The next fifteen minutes were some of the longest of my life since they were passed in silence. When Mac arrived, he was dressed in jeans and a parka, and he had a young boy and a dog with him.
I gestured for them to come in.
“Sorry, Josephine, I had to bring Teddy. His mother’s at the store. And this,” he pointed to the dog, “is Bruno.”
With a solemn expression, the boy extended a hand. When I shook it, he grinned at me. It was such an infectious and totally joyous grin, I grinned back. I looked up from greeting the boy to see Lill standing behind Mac with a questioning expression. I gestured for her to come in as well.
“Mac, Lill, I don’t believe you know my son, Jeffrey. Jeff, this is Lillian Fitzel and Detective Darren McElroy of the Montgomery police force.”
Jeff stepped forward and, with a wary look, shook Mac’s hand but not Lill’s. Mr. Souter looked on, obviously uncomfortable.
“I understand Josephine asked you to leave, but you refused?” Mac said.
“Josephine,” Mr. Souter said, making me clench my jaw, “knows we have every right to enter the apartments of our residents if we have cause to believe something is amiss.”
“Oh, is that what you’re calling it?” I said. “Something amiss?”
Mr. Souter shrugged at Mac as if to say, You can see, can’t you, how unreasonable she is? But his actual words were, “We’re here because Josephine’s son just reported to us that she owns a painting worth millions of dollars that was not included on her inventory list. That’s not only a violation of her resident agreement, it’s a security nightmare.”
Mac stood blinking in obvious surprise, and I wished I’d told him about the painting, but the subject never came up.
“I didn’t neglect to include the painting on the inventory. My son insisted on taking care of all the paperwork for me. I had no idea I was supposed to report it.”
“You told me management knew about the painting,” Jeff said.
My heart sank. There was no way I was telling Mr. Souter that Devi had known about the painting and not informed him. He’d likely fire her.
While we were talking, Teddy and the dog walked carefully around the room, looking at everything. Now Teddy came and stood in front of me.
“May I have a drink, please?” The words were thick and not completely clear, but he’d spoken so slowly, I was able to understand, and I could have kissed him for taking everyone’s attention away from what Jeff had just said.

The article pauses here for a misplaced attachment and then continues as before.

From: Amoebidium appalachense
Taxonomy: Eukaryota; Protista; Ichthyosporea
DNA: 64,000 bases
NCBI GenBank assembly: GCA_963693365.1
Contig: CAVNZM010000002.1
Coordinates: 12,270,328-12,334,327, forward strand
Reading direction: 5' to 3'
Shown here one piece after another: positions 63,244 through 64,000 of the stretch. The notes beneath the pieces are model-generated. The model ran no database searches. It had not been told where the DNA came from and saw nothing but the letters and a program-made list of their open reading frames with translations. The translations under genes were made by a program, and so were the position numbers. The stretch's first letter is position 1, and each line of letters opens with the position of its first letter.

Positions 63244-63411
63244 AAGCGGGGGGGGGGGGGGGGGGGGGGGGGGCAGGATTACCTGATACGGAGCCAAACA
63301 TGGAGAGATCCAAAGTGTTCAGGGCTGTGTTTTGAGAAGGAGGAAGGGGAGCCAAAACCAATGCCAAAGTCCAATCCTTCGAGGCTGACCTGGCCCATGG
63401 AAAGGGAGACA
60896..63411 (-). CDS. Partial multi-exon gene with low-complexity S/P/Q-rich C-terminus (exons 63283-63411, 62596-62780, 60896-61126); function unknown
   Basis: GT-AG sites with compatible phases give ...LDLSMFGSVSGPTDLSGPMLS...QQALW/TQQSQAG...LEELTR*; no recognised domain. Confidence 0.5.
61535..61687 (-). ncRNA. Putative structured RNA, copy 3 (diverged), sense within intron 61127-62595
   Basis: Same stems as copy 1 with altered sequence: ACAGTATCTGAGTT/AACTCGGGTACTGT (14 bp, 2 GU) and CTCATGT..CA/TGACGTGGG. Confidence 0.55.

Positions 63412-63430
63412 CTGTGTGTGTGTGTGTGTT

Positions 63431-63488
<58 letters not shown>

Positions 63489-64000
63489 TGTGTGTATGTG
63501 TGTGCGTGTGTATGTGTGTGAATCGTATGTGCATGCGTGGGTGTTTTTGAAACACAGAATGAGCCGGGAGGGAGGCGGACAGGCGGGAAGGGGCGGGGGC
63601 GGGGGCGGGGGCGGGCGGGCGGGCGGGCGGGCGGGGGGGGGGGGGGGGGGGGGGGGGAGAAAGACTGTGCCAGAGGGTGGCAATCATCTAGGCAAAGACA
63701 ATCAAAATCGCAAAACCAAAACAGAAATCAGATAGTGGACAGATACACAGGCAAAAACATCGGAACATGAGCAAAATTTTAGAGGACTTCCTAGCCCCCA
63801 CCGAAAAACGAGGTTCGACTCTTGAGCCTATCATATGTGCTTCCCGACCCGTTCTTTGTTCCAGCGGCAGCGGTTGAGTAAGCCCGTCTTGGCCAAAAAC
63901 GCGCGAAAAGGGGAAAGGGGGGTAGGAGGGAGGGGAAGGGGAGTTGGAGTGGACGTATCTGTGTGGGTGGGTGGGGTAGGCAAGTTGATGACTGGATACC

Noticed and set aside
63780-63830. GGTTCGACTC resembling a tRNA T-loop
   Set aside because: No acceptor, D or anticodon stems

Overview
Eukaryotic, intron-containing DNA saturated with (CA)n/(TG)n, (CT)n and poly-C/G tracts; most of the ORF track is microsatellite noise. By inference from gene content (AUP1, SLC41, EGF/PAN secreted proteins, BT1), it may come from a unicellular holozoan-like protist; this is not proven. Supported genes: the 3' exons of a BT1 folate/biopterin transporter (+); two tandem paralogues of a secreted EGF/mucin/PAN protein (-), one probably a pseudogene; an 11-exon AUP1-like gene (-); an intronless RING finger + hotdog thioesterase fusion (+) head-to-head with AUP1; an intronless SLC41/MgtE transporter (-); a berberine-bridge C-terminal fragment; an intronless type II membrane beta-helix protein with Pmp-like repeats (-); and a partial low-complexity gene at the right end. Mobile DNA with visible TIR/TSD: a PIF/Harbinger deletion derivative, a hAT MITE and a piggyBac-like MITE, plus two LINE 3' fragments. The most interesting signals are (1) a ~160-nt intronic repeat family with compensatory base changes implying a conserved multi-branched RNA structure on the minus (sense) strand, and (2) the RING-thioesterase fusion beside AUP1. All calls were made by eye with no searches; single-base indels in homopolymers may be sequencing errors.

Mac moved toward the boy, but I raised a hand to ward him off.
“Of course you may,” I told Teddy, taking him by the hand and leaving the room. The dog, Bruno, followed us into the kitchen.
All I had to offer was either orange juice or grape juice. After careful consideration, Teddy chose the grape juice, and I poured him half a glass. I also filled a bowl with water that Bruno lapped up, slopping most of it on the floor. Oh well, it was time I mopped anyway. While I was in the kitchen, I listened as Mac dealt with my unwelcome visitors.
By the time Teddy, Bruno, and I returned to the living room, Mr. Souter was being escorted to the door by Mac, who promised to come speak to him shortly. Lill sat primly on the couch, and Jeff stood, arms folded, next to the painting.
“Okay,” Mac said to Jeff, once the door closed. “Can you explain why you felt the need to bring this matter up to Mr. Souter?”
“I’m her son. And it’s not safe for my mother to have a painting worth millions just hanging here where anyone can help themselves.”
“You don’t contest the fact that she owns it?”
“No.” He looked away, and his tone was sulky when he continued. “I’m just concerned for her safety.”
“Seems to me, you’re the one who compromised her safety by announcing to the world the painting is here.”
“I don’t understand. How is it my mother knows you?”
“Your mother and I are friends,” Mac said.